Sarcoma Cancer Awareness Month: Highlighting cell and gene therapy for sarcomas

Jul 03, 2023
Devin Golden

ACGT has funded multiple research projects for sarcoma cancer.

Sarcomas are a group of cancers often called the “forgotten cancer” due to their rarity. Each year, between 13,000-16,000 people in the U.S. are diagnosed with sarcomas, and around 5,000 people die from these cancers each year.

Alliance for Cancer Gene Therapy (ACGT), which funds innovative scientists and biotech working to harness the power of cell and gene therapy to transform cancer treatment, has not “forgotten” about sarcomas.

July is Sarcoma Cancer Awareness Month, and an opportunity to highlight the potential of cell and gene therapy to treat people with these cancers. This month, ACGT is raising awareness of recent advances in cell and gene therapy research for sarcomas, the need for more progress, and how everyone can help ACGT and the most cutting-edge scientists bring new therapies to sarcoma patients.

What are sarcomas?

There are more than 70 types of sarcoma.

According to the Mayo Clinic, sarcomas are a group of tumors that occur in bones and soft tissues, such as tissue that surrounds fat, muscle, blood vessels, nerves and tendons. There are more than 70 types of sarcomas, including more common types such as: osteosarcoma, angiosarcoma, fibrosarcoma, liposarcoma, chondrosarcoma and Ewing sarcoma.

The Mayo Clinic has a list of common symptoms of sarcomas. Some of them are:

  • A lump felt through the skin (may or may not be painful)
  • Bone pain
  • An unexpected broken bone from a minor injury or no injury at all

Treatment for this type of cancer varies depending on the type and location. Most patients receive surgery, chemotherapy or radiation.

Incidence and survival statistics for sarcomas

In 2023, there are approximately 13,400 cases of soft tissue sarcoma and 4,000 cases of bone and joint cancer expected to be diagnosed in the United States, according to data from the National Cancer Institute. An estimated 5,250 and 2,150 people are expected to die from soft tissue and bone sarcomas, respectively. The 5-year survival rate is 65.8% for soft tissue sarcomas and 68.9% for bone and joint sarcomas.

ACGT funding of sarcoma research

ACGT has been at the forefront of advancing research into cell and gene therapies for more than 20 years and awarding more than $34 million to 63 scientists for innovative cell and gene therapy research projects.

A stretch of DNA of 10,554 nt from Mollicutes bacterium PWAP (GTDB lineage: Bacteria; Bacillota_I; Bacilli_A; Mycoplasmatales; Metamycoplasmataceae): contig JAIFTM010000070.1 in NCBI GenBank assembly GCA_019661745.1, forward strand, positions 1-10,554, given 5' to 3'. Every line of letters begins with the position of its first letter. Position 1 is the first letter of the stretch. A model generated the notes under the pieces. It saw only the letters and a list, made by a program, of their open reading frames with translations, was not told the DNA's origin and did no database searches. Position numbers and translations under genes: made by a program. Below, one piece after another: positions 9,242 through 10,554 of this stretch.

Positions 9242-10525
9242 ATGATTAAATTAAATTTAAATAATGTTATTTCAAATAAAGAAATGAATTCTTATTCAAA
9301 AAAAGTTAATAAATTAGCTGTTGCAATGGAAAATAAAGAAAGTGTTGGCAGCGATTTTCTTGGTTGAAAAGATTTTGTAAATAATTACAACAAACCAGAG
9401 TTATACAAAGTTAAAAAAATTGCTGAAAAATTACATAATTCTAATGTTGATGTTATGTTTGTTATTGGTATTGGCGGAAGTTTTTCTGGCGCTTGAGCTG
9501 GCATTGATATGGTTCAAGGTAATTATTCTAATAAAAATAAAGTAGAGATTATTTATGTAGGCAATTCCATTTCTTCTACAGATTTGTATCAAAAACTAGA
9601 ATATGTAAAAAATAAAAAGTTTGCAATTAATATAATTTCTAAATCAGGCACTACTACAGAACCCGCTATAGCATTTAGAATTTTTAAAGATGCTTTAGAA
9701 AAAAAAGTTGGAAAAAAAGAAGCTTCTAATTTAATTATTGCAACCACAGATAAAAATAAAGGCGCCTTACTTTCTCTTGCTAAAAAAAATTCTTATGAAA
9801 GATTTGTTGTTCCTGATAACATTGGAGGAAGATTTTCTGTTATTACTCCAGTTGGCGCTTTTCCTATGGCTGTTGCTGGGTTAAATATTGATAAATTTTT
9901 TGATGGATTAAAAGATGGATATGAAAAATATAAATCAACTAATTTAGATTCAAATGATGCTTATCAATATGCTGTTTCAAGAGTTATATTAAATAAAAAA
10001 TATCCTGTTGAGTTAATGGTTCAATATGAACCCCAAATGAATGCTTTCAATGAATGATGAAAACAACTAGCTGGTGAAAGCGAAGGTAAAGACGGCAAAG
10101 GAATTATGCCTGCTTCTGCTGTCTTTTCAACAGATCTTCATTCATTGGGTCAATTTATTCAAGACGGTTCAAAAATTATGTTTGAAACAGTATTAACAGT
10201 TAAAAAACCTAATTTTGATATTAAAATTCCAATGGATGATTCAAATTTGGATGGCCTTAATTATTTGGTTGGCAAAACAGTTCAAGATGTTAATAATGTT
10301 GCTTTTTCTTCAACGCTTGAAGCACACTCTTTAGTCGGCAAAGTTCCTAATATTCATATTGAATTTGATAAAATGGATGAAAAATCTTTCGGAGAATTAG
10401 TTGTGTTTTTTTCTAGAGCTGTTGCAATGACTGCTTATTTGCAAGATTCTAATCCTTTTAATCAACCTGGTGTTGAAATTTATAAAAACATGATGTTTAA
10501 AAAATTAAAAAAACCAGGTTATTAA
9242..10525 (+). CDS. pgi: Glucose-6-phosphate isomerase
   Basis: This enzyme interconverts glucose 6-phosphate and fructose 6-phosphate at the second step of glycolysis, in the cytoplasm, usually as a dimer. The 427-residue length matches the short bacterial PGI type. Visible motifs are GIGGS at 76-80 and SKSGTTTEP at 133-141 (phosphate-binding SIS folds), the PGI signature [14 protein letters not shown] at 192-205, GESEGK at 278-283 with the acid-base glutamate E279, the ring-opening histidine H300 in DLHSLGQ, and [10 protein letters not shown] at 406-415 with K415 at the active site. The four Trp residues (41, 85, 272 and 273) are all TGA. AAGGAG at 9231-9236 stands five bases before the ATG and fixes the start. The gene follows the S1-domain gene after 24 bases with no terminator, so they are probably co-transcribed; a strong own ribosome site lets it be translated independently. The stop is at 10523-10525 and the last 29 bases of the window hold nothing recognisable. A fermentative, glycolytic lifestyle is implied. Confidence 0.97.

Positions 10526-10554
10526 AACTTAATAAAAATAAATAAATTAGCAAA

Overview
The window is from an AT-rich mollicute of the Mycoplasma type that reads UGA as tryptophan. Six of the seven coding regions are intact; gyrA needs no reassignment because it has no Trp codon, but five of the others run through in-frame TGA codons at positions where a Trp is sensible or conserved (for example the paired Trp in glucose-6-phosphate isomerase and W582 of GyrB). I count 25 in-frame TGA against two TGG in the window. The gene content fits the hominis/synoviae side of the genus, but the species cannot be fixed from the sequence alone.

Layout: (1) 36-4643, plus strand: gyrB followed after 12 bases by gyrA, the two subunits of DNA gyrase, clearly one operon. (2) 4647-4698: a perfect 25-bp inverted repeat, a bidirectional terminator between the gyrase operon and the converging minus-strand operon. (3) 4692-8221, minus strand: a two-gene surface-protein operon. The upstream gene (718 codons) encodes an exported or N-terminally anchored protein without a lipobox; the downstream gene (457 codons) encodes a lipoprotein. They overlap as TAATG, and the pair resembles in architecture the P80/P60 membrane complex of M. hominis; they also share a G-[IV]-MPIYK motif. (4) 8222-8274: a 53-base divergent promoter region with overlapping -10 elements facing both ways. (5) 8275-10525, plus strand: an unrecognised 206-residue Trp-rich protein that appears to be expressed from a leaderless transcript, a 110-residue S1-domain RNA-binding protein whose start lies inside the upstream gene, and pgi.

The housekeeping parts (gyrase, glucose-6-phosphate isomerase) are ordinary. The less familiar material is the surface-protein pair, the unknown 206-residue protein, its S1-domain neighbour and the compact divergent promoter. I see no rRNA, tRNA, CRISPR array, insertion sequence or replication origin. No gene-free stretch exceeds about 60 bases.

Our efforts have led to FDA approvals of CAR T-cell therapies for blood cancer patients, and more recent grants focus on treatment of solid tumors such as sarcomas.

Three ACGT Research Fellows who have received funding for sarcoma research projects include:

  • Crystal Mackall, MD, of Stanford University, received grant funding to develop a CAR T-cell therapy to target a protein found on the surface of osteosarcoma cells. CAR T-cell therapy is a type of cell and gene therapy where the patient’s T cells are reprogrammed to look for cancer cells expressing a specific protein.
  • Stephen Gottschalk, MD, of St. Jude Children’s Research Hospital, received a grant to develop a CAR T-cell therapy with two different protein targets on sarcomas.
  • Seth Pollack, MD, of Northwestern University, received a grant to research whether a pair of engineered T-cell receptors can help patients with either synovial sarcoma or myxoid/round cell liposarcoma. Dr. Pollack was at Fred Hutchinson Cancer Center when he received the grant.

ACGT also partners with Wendy Walk, an annual event that raises money for sarcoma research. Inspired by their mother’s courageous battle with liposarcoma, Ali, Matt and Jackie Landes organized the first annual Wendy Walk in 2010. Since then, Wendy Walk has raised more than $610,000 to benefit ACGT. The grants for Drs. Mackall, Gottschalk and Pollack were funded in part by Wendy Walk.

Get involved with ACGT

If you’d like to get more involved in our efforts to transform cancer treatment, sign up for ACGT’s e-newsletter. This monthly email delivers the latest news directly to your inbox. You’ll learn about the efforts of ACGT Research Fellows and ways you can help us advance cell and gene therapy research for solid tumors such as sarcomas.